Sue’s Note: Today’s post is the second part of a story I wrote during the early 2000’s.
I hope you’ll enjoy this post, and that in reading about how God intersected my story, you will recognize ways in which God has intersected your story.
The last post ended:
…On this ordinary autumn workday, I imagine God may have said, “It’s time I reveal something to my child. While she may be ordinary, I am not.”
The Old Testament prophet, Elijah, described hearing God in a “still, small voice.” That morning, while driving to work in my Toyota Camry on I-90, somewhere between Idaho and Washington, I felt certain the same voice, which had spoken to Elijah millennia before, spoke to me. Though not audible, the “still, small voice” pressed into the depths of my spirit, and I recognized the message.
That memorable morning the voice said, “I want you to live in Coeur d’Alene; I want you to work in Spokane; and furthermore, I want you to turn this car into your prayer closet.”
Now, I continue…
The term prayer closet would seem strange to some, but resonated with me. I often heard it while growing up in church and knew the prayer closet was a special place where one retreated to pray with earnest purpose. The “still, small voice,” giving me the prayer-closet instructions in old King James vernacular, was unmistakable, credible and convincing. I responded audibly, “Okay, God, I can do that!”
As well as being ordinary, I’m also inclined to be a “project person.” I approach tasks in the beginning, assuming each has a middle and ending. Somehow, I knew my new commitment to prayer must not become another project. Never before had the “still, small voice” prompted me to pray. I knew this life of prayer was not merely another project. I felt I was about to embark on a special, unique journey. That it began during my daily commute was only symbolic of a greater life journey I suspected was beginning.
I determined since God had taken time to speak to me, He wanted to be my travel companion.
My first prayer was one of confession. I acknowledged my relationship with God had been haphazard, that I had allowed the noise of the world and my own thoughts to drown out the voice of the Divine.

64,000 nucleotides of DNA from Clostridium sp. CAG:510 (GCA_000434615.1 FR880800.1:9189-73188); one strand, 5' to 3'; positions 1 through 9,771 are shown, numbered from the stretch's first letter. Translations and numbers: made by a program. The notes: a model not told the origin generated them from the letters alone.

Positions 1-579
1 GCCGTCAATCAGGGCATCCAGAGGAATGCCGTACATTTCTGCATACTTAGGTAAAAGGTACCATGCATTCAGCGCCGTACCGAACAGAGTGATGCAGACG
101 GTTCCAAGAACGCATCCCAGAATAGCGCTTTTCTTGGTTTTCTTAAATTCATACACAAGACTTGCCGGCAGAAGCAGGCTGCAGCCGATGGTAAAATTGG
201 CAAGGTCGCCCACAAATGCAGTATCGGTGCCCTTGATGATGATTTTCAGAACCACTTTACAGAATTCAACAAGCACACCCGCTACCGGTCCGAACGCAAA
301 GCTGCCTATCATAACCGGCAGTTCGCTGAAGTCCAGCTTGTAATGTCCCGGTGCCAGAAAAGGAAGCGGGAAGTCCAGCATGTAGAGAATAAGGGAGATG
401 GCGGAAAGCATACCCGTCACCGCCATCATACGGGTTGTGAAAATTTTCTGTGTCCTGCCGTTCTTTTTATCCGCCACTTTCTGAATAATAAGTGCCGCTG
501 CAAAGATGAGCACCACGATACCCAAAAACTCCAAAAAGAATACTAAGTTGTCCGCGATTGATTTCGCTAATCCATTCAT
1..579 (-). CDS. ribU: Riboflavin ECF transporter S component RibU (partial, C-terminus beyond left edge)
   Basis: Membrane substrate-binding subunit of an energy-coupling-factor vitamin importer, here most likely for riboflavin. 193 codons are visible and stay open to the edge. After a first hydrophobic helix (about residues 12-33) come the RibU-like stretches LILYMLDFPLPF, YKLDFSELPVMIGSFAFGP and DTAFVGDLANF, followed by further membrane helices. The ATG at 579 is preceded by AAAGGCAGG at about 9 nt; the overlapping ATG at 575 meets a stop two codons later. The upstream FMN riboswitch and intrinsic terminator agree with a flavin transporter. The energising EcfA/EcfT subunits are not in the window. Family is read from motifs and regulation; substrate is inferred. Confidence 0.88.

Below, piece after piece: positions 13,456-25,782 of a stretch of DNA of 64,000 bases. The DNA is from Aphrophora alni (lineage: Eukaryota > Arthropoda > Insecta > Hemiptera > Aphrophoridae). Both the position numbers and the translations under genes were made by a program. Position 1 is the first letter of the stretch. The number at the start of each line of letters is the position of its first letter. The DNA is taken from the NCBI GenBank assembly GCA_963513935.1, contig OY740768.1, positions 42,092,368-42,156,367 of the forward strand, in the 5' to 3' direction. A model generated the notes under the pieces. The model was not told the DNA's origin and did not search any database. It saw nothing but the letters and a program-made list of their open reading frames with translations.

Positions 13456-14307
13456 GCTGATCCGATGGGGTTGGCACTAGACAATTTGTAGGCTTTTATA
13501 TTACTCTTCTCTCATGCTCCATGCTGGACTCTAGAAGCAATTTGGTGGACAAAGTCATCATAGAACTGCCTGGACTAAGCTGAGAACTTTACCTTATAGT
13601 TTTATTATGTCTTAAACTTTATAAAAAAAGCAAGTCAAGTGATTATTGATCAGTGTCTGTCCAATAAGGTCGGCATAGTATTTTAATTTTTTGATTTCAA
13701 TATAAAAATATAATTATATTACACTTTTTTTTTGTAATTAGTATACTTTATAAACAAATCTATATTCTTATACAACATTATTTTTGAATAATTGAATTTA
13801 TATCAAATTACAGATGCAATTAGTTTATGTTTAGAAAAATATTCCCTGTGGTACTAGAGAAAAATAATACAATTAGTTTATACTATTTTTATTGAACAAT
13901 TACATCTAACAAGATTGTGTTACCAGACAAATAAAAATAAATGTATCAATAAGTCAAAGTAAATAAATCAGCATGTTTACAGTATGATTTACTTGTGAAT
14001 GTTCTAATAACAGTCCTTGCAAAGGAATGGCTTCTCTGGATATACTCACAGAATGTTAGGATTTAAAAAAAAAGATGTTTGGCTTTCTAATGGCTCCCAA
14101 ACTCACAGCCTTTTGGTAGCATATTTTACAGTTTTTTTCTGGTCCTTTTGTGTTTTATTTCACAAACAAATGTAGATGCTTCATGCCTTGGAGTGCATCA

I told God I wanted to learn to be an obedient, godly woman.
I wanted to quiet down and learn to listen.
For too many years I had tried to be what I thought I should be or what I thought someone else thought I should be. Now, I wanted to begin the journey of being an authentic woman.
A seed of desire was planted that God’s approval was going to be all that mattered.
Remaining focused on prayer presented a distinct challenge. Some word or thought easily triggered my active imagination. Before long, a prayer took on a life of its own, becoming another of my fantasies
I needed a plan to keep me on track.
The solution, I determined, was to pray according to exit markers. My husband had started working in a new sales territory coinciding roughly between Exits 287 and 283, so I started praying for Ron daily, one exit marker to the next. Each daughter, son-in-law, and precious grandchild soon had designated exits. Other family members, friends, our church, the nation and my own needs were prayed for one exit sign to the next.
Though quirky, this method worked. It fit with my penchant for projects.
I was concerned my unconventional prayer routine was weird. I’d never heard of anyone praying this way. But, it felt right. I sensed God was pleased with me, possibly even smiling. For the first time, I realized the thought of making God smile was motivating. Imagining I pleased God felt great.
My journey continued—day after day—week after week—month after month. I looked forward to the commute. Circumstances didn’t change. I continued to drive on the same freeway with the same road conditions. I was changing, and the sincere transformation occurred from the inside out.
My traveling prayer closet became a place where intimate “soul talk” occurred. I spent less time thinking about my preferences and more time thinking about the awesome wonder of God. I realized my prayers involved less “whining” and a whole lot more “worshiping.”
Several months passed, and I decided I needed a partner to support my new spiritual journey. I asked my friend, Jackie, if I could routinely check in with her. We started meeting weekly. One week we discussed the short-term mission trip to Africa she would make with her husband, Duane, a surgeon.
While Duane spent long hours in a Cameroon mission hospital, Jackie experienced great joy conducting Bible studies for native women searching for truth that transcends time, ethnicity, age, race or gender. My friend updated me regularly via e-mail messages providing personal glimpses into rich African culture.
One of Jackie’s messages altered my life.
- What spiritual discipline or practice—unorthodox or conventional—have you developed that has altered your journey of faith?
- Imagine a time when a behavior you chose may have caused God to smile. Complete this sentence: Imaging I pleased God feels _____________________.
Until next time, I pray our extraordinary God will bless our ordinary days…
- In 2007, this story was published in Therese Marszalek’s book of short stories entitled, Extraordinary Miracles in the Lives of Ordinary People…Inspiring Stories of Divine Intervention. ↑